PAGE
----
Elite controllers are HIV-infected patients capable of naturally suppressing HIV-1 to undetectable levels without therapy. Approximately 20% of people infected with HIV are co-infected with hepatitis C (HCV). The purpose of this study was to estimate the effect of HCV co-infection among HIV infected individuals on the time to the development of complications compared to HIV mono-infected individuals.Methods:
A retrospective cohort study of the Institute of Human Virology elite controller cohort was conducted to estimate the relationship between HCV co-infection and the rate of complications.Results:
Of the 65 elite controller patients enrolled in the NVS cohort since 2004, 55 were included in the study sample. 25 (45%) patients were HIV/HCV co-infected and 30 (55%) were HIV mono-infected. Patients co-infected with HCV experienced significantly more complications than HIV mono-infected patients (P = 0.002). Patients co-infected with HCV had 4.35 (95% CI: 1.56 to 12.19) times the hazard for the development of complications compared to HIV mono-infected patients (there was no significant difference when HCV related complications were excluded). After controlling immune activation (cellular and sCD14), patients co-infected with HCV experienced complications at 3.47 (1.20 to 10.05) times the rate of HIV mono-infected patients.Discussion:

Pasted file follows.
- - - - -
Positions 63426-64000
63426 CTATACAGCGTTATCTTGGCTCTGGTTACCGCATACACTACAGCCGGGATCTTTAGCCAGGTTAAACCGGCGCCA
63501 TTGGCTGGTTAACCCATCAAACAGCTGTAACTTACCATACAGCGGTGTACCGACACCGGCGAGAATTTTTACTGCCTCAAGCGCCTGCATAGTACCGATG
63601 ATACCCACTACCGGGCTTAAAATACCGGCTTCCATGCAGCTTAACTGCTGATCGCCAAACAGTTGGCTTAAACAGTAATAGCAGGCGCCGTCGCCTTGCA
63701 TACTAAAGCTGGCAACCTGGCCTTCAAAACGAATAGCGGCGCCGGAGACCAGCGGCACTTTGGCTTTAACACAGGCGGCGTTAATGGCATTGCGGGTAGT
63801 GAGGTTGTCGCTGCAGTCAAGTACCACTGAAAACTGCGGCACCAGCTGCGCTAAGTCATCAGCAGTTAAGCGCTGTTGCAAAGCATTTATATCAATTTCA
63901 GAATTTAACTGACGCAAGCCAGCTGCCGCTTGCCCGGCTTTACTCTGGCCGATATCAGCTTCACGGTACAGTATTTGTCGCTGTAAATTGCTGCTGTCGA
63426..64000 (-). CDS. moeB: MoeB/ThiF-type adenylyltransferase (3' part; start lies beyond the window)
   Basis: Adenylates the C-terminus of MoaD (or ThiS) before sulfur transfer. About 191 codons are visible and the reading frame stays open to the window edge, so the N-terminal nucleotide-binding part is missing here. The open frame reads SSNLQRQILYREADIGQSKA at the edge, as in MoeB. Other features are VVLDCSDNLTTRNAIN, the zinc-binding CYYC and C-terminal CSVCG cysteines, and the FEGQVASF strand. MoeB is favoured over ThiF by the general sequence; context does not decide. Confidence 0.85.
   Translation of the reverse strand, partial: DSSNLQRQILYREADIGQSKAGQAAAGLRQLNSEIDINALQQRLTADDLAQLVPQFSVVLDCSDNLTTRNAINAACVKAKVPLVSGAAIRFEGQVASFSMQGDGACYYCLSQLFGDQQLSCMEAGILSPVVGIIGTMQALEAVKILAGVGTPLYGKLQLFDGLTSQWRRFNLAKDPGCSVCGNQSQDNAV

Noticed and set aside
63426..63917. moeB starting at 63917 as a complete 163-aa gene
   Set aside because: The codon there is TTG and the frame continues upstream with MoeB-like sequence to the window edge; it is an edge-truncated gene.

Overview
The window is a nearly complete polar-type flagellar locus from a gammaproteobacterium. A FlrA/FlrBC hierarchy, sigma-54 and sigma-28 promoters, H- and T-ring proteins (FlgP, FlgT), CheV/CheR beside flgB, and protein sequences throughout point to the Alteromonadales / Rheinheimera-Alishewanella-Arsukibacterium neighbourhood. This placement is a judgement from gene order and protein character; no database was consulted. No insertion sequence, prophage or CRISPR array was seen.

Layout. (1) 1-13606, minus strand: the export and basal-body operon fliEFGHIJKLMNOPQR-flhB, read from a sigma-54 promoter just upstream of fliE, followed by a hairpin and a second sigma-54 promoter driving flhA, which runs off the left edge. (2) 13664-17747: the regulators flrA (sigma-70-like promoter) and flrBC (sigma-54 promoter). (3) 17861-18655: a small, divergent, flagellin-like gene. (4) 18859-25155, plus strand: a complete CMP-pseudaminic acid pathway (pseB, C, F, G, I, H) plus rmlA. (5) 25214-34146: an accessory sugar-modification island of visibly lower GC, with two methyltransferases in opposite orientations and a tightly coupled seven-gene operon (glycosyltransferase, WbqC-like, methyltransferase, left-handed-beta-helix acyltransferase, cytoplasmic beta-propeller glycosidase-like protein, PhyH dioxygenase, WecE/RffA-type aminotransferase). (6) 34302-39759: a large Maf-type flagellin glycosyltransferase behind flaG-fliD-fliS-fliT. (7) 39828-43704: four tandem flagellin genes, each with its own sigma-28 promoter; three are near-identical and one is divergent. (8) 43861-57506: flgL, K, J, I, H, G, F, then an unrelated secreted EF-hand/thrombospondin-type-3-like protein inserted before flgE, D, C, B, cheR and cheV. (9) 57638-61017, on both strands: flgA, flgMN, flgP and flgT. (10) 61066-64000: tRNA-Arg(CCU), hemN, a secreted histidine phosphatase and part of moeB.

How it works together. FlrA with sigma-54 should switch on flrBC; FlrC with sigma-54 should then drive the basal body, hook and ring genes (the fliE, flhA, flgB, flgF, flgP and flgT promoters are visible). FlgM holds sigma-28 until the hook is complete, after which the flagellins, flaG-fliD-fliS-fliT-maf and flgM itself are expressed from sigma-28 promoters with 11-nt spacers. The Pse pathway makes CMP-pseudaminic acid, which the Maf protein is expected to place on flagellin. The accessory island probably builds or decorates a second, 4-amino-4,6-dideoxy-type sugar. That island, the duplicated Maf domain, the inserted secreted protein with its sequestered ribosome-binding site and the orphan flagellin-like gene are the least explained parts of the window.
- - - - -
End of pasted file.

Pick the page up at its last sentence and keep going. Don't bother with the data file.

HCV co-infected patients experience complications at significantly higher rates compared to HIV mono-infected patients after controlling for immune activation. HCV and/or HAART therapy may prove beneficial in decreasing morbidity and mortality rates in these patients, particularly among those co-infected with HCV.